When I was five years old, I watched the Challenger shuttle explode. I remember running from the TV in the living room to the kitchen to tell my mum. It was astonishing. The first civilian supported by NASA, the world’s largest and most well-funded space agency, had just died. I listened to Jean-Michel Jarre’s Last Rendez-vous (Ron’s Piece) – a dedication to the crew – on repeat. I was not deterred, and wanted to go to space too. Alas, spaceflight was beyond the reach of a council estate kid from Plymouth.
Fast forward to 2021, and a man who started on online bookstore – Jeff Bezos – went into orbit aboard his Blue Origin spacecraft. Not long after, and not to be outdone, Elon Musk sent a group of four civilians into orbit aboard a SpaceX rocket. Musk also has his own satellite network, Starlink.
As we run out of places to plant, farm, industrialise and build upon in the western world, the commercialisation of space is becoming a growing trend. My own south-west England now has a spaceport, funded with support from Cornwall Council, for sending up satellites, and presumably pasties.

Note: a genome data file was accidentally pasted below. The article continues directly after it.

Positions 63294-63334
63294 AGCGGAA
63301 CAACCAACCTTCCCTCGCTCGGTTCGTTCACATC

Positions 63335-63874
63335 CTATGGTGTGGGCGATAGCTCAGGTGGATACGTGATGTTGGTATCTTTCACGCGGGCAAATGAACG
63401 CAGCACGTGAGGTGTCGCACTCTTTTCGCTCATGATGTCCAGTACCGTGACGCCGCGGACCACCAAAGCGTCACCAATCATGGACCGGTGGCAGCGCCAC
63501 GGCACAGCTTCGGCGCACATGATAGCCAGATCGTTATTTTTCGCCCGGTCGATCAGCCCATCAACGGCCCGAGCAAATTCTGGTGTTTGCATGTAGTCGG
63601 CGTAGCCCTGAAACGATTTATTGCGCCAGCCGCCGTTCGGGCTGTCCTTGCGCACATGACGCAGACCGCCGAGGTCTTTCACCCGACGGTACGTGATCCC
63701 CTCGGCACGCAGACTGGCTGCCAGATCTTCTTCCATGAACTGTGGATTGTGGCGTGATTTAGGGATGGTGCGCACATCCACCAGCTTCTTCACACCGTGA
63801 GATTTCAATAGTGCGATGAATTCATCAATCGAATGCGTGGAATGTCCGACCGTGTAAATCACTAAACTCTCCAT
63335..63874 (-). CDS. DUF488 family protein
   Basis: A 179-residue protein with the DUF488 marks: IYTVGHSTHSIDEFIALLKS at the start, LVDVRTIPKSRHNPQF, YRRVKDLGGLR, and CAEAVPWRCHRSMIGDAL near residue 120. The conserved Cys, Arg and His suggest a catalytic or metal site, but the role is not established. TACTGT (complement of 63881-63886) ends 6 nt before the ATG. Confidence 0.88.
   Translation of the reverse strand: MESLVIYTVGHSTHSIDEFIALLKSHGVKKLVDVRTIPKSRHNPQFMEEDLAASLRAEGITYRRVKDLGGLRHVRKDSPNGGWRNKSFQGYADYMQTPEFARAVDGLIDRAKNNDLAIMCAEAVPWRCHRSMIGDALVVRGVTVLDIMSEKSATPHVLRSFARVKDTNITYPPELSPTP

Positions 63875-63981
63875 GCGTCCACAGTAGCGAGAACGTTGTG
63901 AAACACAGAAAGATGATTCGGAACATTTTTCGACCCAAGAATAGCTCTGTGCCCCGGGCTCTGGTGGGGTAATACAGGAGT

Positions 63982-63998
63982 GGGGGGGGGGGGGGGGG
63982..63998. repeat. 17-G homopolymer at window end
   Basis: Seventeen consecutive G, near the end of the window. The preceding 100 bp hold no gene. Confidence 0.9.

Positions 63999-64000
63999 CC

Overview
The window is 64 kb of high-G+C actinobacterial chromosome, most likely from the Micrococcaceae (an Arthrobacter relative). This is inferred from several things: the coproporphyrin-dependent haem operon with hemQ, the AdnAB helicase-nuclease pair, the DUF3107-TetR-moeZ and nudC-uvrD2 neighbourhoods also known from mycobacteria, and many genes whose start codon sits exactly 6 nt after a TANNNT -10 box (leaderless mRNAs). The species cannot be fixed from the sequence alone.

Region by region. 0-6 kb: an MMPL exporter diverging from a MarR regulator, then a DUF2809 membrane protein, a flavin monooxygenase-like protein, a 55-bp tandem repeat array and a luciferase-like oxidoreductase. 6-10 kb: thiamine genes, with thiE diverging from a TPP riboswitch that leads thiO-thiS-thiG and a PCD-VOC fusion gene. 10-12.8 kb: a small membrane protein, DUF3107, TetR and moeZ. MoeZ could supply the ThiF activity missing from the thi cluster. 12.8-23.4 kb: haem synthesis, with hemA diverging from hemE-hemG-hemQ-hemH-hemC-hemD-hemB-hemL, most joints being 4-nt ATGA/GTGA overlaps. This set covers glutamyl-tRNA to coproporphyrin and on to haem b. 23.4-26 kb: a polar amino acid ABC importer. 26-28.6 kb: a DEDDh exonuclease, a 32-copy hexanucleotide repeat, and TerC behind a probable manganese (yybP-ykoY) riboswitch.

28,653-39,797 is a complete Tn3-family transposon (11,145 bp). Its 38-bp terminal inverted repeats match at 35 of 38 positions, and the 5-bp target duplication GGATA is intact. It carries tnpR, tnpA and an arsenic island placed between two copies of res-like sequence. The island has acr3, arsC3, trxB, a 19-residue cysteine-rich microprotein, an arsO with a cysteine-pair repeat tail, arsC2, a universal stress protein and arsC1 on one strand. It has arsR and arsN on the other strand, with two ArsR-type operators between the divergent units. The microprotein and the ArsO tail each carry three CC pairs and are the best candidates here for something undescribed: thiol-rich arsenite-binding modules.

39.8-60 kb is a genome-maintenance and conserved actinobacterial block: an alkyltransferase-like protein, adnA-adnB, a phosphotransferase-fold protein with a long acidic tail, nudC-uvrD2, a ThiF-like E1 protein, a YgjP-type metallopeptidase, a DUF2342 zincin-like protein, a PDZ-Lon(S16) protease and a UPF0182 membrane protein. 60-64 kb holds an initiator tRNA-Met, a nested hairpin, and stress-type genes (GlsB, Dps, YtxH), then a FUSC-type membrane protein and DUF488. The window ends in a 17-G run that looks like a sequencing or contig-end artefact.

With great power should come great responsibility
So it is that the commercialisation of technology means that the cost of goods and the need for technical knowhow are both reduced. The average person now has access to more computing power in their mobile phone than was used to send Apollo 11 to the Moon. None of us knows how our phone works. With great power should come great responsibility.
Unfortunately, that isn’t the case. In 2020, a man named Mike Hughes died when he crash-landed his steam-powered rocket shortly after take-off. The event was reportedly filmed as part of the TV series Homemade Astronauts. This is an extremely sad event, and perhaps the only silver lining is that no one else lost their life.
But what happens when easily accessible technology is purposefully used to harm?